Tonight, a lot of the people in the neighborhood got together for what has become a pre-election ritual: We met at Jill and Piero Martinucci’s house, across the street from us, to go through the local and state ballots and talk about the issues.
Kate and I were discussing when this tradition started; we moved into the neighborhood in 1988; I remember for sure meeting in 1992 — one of the notable events of the evening was that Jill’s brother Cliff, a Republican, declared he’d be voting for Clinton — and I don’t believe that was the first time we went over the ballot together. I believe that the meeting has been held at the Martinuccis every election but one, when we had people over to our house; we generally gather the Sunday immediately preceding the vote; we met a week earlier this year because Halloween is next Sunday. By this time, our neighborhood confabulation has come to have sort of a ritual aspect to it: Jill and Piero get pizzas and make salad, we and a couple other neighbors bring extra chairs, there’s plenty of wine, beer and soft drinks to get us through a three-hour or so discussion, and everybody chips in for the food.
The ballot this year is very long. We have 12 city issues (mostly tax measures to fund services hurting because of the state’s fiscal crisis; but there’s one, Measure Q, that would direct the police to ease enforcement of anti-prostitution laws; that one got a big “no” from our crowd tonight), three county measures, and another 16 statewide propositions (everything from how the budget should be structured to approving a new stem-cell research establishment in the state). Then you’ve got your candidates — no City Council elections in our district this year, but we have to pick a couple of school board candidates, members of the rent stabilization board, and board members for the local transit and community college districts. All that in addition to a representative to the state Assembly, a state senator, congressperson, U.S. senator, and POTUS. By my count, that’s 41 decisions to make.
By consensus, we don’t take up issues like the presidential race and other top-of-the-ballot elections that people have probably made up their minds about already (although if someone really insists on talking about one of these, they generally can). So the focus is mostly on the numbered and lettered items on the ballot. Jill is an aide to one of the members of the City Council, and she lays out most of the local issues; our neighbor Doug is a retired teacher and longtime teachers’ union activist and usually has something specific to say about the people on the ballot for school board and school-funding measures when they’re on the ballot. Others might have particular interests — Piero is a small businessman and usually has something to say about the impact of all the tax and bond issues we’re looking at; Doug’s wife, Kay, is an accountant and also looks at the money measures pretty closely. For the rest, we all have our moments to speak up. OK, yes, I usually find something to sound off on at length.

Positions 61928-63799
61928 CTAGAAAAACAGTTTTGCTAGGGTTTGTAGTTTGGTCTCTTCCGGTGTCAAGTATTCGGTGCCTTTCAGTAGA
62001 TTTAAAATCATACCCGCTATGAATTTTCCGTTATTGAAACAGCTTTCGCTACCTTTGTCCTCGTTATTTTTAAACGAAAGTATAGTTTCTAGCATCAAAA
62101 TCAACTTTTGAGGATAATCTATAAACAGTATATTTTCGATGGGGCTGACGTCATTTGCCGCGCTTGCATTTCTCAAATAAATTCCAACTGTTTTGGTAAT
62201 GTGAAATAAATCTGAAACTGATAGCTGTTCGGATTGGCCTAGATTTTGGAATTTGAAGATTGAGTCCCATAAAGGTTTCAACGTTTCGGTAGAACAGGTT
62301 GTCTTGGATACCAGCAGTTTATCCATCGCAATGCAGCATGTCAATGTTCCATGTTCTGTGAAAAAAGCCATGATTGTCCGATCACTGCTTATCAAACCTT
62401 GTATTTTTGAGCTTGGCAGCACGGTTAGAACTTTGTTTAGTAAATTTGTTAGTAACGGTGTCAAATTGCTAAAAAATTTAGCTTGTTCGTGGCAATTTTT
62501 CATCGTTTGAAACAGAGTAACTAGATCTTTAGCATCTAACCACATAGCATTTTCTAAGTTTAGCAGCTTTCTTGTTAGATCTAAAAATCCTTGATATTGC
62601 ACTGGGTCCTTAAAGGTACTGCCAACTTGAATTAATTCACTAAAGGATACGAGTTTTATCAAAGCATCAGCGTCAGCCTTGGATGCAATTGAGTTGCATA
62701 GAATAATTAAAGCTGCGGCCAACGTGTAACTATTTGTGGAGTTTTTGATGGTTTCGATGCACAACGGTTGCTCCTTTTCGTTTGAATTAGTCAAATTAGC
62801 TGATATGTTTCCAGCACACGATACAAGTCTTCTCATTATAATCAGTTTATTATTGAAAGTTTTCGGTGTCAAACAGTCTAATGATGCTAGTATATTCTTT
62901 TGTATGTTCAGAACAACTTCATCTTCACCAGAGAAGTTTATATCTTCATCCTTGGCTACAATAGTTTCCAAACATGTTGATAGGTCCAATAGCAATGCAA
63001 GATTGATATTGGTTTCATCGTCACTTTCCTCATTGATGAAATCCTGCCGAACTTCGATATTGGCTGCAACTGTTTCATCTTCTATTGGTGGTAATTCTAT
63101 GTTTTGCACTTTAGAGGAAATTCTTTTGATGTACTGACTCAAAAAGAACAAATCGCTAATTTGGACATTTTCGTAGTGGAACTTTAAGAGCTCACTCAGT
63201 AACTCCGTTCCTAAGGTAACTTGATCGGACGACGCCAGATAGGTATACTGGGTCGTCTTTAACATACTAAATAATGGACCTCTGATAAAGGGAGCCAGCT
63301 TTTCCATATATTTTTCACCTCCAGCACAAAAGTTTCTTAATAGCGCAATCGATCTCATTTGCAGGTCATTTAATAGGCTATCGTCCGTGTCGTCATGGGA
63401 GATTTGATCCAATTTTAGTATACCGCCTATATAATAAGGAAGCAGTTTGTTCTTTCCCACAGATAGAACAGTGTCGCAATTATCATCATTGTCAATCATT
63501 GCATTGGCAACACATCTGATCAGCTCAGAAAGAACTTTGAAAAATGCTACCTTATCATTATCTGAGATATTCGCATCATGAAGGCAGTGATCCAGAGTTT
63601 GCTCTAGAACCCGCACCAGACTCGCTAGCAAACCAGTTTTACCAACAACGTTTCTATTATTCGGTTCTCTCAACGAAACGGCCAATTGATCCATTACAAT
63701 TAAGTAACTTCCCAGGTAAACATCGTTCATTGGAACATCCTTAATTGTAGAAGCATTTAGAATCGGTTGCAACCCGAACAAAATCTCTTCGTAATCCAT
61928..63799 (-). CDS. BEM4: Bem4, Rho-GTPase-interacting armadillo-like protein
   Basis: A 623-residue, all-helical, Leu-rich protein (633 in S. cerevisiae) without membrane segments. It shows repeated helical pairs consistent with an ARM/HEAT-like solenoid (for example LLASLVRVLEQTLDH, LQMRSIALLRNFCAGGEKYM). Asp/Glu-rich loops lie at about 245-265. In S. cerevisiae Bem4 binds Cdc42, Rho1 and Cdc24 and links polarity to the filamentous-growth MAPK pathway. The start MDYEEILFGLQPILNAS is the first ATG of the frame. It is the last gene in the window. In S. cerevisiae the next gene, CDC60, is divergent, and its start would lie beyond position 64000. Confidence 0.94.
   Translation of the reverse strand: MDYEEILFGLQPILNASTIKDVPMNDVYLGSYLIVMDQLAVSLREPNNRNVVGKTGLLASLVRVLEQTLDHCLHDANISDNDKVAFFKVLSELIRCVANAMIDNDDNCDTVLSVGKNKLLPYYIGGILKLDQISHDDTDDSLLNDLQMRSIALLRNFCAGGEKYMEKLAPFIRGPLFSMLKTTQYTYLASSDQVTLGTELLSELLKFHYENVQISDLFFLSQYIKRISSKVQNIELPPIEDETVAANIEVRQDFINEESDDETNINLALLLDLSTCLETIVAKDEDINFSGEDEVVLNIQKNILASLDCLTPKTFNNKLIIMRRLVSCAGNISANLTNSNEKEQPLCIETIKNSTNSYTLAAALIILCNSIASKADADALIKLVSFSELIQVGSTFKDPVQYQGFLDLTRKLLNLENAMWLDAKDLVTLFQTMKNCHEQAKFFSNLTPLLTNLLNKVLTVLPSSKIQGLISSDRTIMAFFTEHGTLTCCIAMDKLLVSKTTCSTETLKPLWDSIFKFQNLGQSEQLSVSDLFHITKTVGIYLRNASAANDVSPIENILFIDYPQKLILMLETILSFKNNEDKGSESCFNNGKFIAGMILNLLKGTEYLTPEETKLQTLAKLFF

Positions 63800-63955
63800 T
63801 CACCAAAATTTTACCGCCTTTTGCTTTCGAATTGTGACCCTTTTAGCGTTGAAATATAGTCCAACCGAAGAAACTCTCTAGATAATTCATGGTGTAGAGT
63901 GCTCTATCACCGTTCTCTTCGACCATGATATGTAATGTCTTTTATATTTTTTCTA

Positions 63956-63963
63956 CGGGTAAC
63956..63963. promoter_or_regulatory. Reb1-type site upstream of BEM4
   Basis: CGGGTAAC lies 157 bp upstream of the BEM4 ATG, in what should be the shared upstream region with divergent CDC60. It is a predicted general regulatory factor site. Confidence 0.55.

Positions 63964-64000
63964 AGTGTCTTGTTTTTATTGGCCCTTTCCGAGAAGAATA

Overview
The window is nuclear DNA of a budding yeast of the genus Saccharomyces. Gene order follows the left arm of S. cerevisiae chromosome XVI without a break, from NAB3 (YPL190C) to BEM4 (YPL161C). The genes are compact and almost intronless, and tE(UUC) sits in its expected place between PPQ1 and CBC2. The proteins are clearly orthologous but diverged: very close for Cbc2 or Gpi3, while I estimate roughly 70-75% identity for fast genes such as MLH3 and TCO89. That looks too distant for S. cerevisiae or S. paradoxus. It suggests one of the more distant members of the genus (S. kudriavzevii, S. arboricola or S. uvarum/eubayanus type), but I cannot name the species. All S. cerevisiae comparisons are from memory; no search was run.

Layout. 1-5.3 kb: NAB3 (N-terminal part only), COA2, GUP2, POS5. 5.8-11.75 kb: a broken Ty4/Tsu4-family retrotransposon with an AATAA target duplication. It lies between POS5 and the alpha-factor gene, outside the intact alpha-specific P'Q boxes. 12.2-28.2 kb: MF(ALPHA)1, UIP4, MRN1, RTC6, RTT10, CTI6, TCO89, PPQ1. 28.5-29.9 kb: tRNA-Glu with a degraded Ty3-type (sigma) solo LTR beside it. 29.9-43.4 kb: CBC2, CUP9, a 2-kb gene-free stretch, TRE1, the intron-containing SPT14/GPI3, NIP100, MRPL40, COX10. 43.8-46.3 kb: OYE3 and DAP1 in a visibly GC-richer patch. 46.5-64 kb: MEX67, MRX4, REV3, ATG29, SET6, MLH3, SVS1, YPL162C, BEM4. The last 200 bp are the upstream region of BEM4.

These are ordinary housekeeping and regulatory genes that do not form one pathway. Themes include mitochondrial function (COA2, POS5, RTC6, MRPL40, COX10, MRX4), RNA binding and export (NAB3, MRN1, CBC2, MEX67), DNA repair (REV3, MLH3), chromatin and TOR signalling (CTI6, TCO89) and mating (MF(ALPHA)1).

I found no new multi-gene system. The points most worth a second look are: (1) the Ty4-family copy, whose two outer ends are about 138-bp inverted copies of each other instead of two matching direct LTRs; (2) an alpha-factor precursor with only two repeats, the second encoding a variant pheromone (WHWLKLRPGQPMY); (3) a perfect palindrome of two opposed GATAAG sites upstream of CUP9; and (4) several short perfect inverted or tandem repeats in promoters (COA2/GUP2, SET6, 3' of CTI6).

Tonight, I think the most prolonged discussion centered on similar state constitutional amendments either would or would not lock in the share of tax funds the state allocates to cities and other local governments. The measures are confusing: It’s tempting to lock things in to make sure the share the locals get doesn’t decrease; on the other hand, locking things in has a way of setting both a ceiling and a floor for funding. What we came to after talking it through was first, it’s not wise to write any more firm funding allocations into the state Constitution and second, we really want the governor and Legislature to do what they’re being paid to do, which is handle the money responsibly instead of throwing up their hands and running to the voters three or four times every couple years to decide how the state’s finances should be run.
The other measure that got a lot of talk was an initiative that would write an amendment into the Constitution requiring a small phone surcharge to provide $500 million a year for emergency medical services. The argument against: that it’s foolish to make this a constitutional amendment and that it does nothing to fix the root problems of the health-care systems (both arguments are pretty persuasive). The argument for: Emergency medical services are being overrun throughout the state, we’re in the middle of a bad fiscal crisis with only uncertain light at the end of the tunnel, and we have to do something to ease the situation, even if it’s not the ideal solution (I come down on that side of the issue).
We got through our dozens of measures in two or two and a half hours. People took their kids home early, because it’s a school night. A few of us lingered to talk about a problem that’s not on the ballot — the apparently homeless guy who parks his decrepit RV all around the neighborhood and what can be done about him (more about that later). Kate and I brought our chairs home. Her comment afterward: “Looking around that table, I realized, boy, we’re getting old. We’ve been doing this for a long time.”
And for a long time to come, I hope.
(Pictures: Top: Getting ready for pizza and politics. Middle: Piero, sporting his brand-new November 2 button. Bottom: Our much beloved state voter guide.)